In fact, the event attracted so many people that it could not be held in the sunken garden section of the grounds because there wasn’t enough room. Instead, rows of chairs were arranged on the more spacious lawns.
Lipman has the gift of spicing very serious subjects with humor and wit – so much so that some people in the audience nearly fell out of their seats laughing. In typical Jewish fashion, she used every self-deprecating expression in the book to describe herself, her emotions, her family and her deceased husband, the celebrated screenwriter and playwright Jack Rosenthal, who wrote the early episodes of Coronation Street. She also mentioned the current man in her life, Italian businessman Guido Castro, who came to Israel with her and was sitting in the front row, obviously enjoying every moment of her presentation – as did every member of the audience.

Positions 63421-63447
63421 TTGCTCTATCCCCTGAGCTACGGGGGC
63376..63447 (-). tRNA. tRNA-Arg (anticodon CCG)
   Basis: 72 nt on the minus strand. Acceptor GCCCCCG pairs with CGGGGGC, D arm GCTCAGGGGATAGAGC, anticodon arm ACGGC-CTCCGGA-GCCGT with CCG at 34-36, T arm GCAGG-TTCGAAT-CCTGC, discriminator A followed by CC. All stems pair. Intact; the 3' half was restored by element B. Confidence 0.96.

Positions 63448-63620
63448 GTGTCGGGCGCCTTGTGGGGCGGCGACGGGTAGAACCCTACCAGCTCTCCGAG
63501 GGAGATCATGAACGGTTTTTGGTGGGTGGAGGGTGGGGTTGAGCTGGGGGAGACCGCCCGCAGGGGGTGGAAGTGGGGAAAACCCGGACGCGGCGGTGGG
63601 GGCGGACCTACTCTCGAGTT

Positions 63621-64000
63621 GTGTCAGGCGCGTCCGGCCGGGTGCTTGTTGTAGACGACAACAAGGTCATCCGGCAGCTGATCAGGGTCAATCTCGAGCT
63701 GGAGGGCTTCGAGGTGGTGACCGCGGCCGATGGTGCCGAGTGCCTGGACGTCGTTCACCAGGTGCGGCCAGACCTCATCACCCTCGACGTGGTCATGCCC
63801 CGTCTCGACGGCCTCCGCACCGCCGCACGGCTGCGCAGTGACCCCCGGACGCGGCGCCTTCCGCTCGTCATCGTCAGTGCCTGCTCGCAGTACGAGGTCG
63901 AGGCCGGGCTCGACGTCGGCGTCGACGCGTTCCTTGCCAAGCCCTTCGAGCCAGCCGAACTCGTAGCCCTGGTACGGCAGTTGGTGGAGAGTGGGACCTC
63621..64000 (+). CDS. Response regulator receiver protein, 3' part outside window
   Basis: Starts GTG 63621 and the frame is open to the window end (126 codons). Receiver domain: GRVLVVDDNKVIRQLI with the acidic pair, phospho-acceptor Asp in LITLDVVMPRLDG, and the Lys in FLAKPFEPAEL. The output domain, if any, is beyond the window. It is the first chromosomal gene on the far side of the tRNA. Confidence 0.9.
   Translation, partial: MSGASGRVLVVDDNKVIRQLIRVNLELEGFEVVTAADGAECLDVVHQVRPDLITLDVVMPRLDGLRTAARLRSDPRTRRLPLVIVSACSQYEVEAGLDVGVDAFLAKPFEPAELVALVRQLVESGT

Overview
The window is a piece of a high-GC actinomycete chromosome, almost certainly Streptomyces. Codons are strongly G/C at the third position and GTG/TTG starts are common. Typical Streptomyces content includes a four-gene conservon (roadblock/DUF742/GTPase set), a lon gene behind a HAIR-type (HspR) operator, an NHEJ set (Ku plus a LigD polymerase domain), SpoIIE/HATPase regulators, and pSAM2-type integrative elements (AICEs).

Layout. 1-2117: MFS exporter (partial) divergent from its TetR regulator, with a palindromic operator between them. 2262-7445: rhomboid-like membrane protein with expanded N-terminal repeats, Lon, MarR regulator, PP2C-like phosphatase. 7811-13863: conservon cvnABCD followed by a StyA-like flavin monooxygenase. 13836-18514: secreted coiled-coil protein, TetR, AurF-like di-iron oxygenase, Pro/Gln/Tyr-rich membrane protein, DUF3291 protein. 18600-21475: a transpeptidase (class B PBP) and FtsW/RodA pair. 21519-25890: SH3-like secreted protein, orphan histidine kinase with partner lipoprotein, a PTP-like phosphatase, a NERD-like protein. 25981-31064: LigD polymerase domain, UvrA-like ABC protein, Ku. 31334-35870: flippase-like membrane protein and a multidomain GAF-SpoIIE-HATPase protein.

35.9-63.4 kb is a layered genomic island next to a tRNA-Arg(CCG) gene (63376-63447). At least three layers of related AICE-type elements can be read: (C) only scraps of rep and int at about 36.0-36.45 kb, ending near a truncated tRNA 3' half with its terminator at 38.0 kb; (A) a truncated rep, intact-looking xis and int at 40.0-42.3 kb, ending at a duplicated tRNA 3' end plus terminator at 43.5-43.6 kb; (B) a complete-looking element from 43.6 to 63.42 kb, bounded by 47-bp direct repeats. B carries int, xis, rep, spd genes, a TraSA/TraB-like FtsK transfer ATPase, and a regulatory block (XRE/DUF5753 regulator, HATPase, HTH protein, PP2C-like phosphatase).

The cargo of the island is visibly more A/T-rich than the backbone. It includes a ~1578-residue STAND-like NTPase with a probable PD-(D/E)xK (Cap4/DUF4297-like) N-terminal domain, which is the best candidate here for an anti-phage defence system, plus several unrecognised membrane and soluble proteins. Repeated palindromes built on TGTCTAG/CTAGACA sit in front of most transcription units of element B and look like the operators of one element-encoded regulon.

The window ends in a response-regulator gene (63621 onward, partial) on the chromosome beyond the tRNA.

In introducing Lipman, IBCA chairman Prof.
Alex Deutsch described her as “a Jewish national treasure,” adding that “we are grateful for her wholehearted and public support of Israel.”
He also lauded outgoing British Ambassador Matthew Gould, who during his tenure in Israel had become a household name and was an example of how a British Jew can live in both worlds and yet be a loyal representative of the British government. In fact, Gould has been decorated in recognition of his efforts to enhance relations between the UK and Israel, particularly in the areas of science and hi-tech.
Lipman had the audience laughing almost from the moment she opened her mouth, and speculated on their reaction to her, which she said had to have been: “Doesn’t she look thinner in real life?” She had no qualms about revealing her age, which is 68 according to her birth certificate, and is “78 in the Daily Mail, and 38 if you read the Jewish Chronicle.”